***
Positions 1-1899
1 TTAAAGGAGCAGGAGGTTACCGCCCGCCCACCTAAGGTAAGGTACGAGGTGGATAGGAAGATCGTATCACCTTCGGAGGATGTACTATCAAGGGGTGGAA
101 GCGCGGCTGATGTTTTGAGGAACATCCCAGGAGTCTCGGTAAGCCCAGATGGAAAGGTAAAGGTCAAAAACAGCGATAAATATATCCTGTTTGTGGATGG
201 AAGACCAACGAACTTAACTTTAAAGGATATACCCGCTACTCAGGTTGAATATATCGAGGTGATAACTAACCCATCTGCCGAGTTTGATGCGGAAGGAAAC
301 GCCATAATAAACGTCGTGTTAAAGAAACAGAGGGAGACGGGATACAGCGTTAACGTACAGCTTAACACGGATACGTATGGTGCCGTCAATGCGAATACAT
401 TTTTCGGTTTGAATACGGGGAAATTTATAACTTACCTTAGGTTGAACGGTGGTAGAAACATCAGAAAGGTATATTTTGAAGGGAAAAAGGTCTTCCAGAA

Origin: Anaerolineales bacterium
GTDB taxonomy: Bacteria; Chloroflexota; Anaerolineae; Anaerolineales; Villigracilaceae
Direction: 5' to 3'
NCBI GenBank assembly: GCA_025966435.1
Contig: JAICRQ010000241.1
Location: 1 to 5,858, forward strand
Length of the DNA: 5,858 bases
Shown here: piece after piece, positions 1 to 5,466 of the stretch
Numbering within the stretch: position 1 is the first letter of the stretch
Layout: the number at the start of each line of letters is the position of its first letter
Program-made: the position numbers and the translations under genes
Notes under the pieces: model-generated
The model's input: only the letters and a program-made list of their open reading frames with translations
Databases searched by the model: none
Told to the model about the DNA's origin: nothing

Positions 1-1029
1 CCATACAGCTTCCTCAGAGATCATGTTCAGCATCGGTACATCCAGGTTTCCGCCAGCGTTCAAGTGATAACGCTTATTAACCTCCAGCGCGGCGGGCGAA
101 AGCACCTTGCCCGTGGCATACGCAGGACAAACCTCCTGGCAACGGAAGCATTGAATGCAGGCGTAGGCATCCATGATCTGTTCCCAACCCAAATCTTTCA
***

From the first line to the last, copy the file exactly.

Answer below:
Positions 1-1899
1 TTAAAGGAGCAGGAGGTTACCGCCCGCCCACCTAAGGTAAGGTACGAGGTGGATAGGAAGATCGTATCACCTTCGGAGGATGTACTATCAAGGGGTGGAA
101 GCGCGGCTGATGTTTTGAGGAACATCCCAGGAGTCTCGGTAAGCCCAGATGGAAAGGTAAAGGTCAAAAACAGCGATAAATATATCCTGTTTGTGGATGG
201 AAGACCAACGAACTTAACTTTAAAGGATATACCCGCTACTCAGGTTGAATATATCGAGGTGATAACTAACCCATCTGCCGAGTTTGATGCGGAAGGAAAC
301 GCCATAATAAACGTCGTGTTAAAGAAACAGAGGGAGACGGGATACAGCGTTAACGTACAGCTTAACACGGATACGTATGGTGCCGTCAATGCGAATACAT
401 TTTTCGGTTTGAATACGGGGAAATTTATAACTTACCTTAGGTTGAACGGTGGTAGAAACATCAGAAAGGTATATTTTGAAGGGAAAAAGGTCTTCCAGAA

Origin: Anaerolineales bacterium
GTDB taxonomy: Bacteria; Chloroflexota; Anaerolineae; Anaerolineales; Villigracilaceae
Direction: 5' to 3'
NCBI GenBank assembly: GCA_025966435.1
Contig: JAICRQ010000241.1
Location: 1 to 5,858, forward strand
Length of the DNA: 5,858 bases
Shown here: piece after piece, positions 1 to 5,466 of the stretch
Numbering within the stretch: position 1 is the first letter of the stretch
Layout: the number at the start of each line of letters is the position of its first letter
Program-made: the position numbers and the translations under genes
Notes under the pieces: model-generated
The model's input: only the letters and a program-made list of their open reading frames with translations
Databases searched by the model: none
Told to the model about the DNA's origin: nothing

Positions 1-1029
1 CCATACAGCTTCCTCAGAGATCATGTTCAGCATCGGTACATCCAGGTTTCCGCCAGCGTTCAAGTGATAACGCTTATTAACCTCCAGCGCGGCGGGCGAA
101 AGCACCTTGCCCGTGGCATACGCAGGACAAACCTCCTGGCAACGGAAGCATTGAATGCAGGCGTAGGCATCCATGATCTGTTCCCAACCCAAATCTTTCA